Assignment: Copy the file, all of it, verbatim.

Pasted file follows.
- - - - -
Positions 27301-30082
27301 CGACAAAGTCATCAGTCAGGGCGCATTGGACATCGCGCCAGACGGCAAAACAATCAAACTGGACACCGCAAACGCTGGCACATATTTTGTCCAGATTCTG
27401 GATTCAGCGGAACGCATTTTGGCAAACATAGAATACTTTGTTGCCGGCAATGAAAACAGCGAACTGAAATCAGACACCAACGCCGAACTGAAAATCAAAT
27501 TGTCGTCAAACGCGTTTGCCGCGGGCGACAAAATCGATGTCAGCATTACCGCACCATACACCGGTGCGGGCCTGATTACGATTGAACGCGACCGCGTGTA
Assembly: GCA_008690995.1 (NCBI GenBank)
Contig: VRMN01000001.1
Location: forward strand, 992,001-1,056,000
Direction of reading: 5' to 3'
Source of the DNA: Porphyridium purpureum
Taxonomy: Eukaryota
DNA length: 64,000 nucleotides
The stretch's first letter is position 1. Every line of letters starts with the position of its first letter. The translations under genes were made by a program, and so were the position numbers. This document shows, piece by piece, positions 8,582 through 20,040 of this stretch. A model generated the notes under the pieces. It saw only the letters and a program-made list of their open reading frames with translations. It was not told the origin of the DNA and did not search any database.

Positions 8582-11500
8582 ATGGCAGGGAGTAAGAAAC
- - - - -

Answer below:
Positions 27301-30082
27301 CGACAAAGTCATCAGTCAGGGCGCATTGGACATCGCGCCAGACGGCAAAACAATCAAACTGGACACCGCAAACGCTGGCACATATTTTGTCCAGATTCTG
27401 GATTCAGCGGAACGCATTTTGGCAAACATAGAATACTTTGTTGCCGGCAATGAAAACAGCGAACTGAAATCAGACACCAACGCCGAACTGAAAATCAAAT
27501 TGTCGTCAAACGCGTTTGCCGCGGGCGACAAAATCGATGTCAGCATTACCGCACCATACACCGGTGCGGGCCTGATTACGATTGAACGCGACCGCGTGTA
Assembly: GCA_008690995.1 (NCBI GenBank)
Contig: VRMN01000001.1
Location: forward strand, 992,001-1,056,000
Direction of reading: 5' to 3'
Source of the DNA: Porphyridium purpureum
Taxonomy: Eukaryota
DNA length: 64,000 nucleotides
The stretch's first letter is position 1. Every line of letters starts with the position of its first letter. The translations under genes were made by a program, and so were the position numbers. This document shows, piece by piece, positions 8,582 through 20,040 of this stretch. A model generated the notes under the pieces. It saw only the letters and a program-made list of their open reading frames with translations. It was not told the origin of the DNA and did not search any database.

Positions 8582-11500
8582 ATGGCAGGGAGTAAGAAAC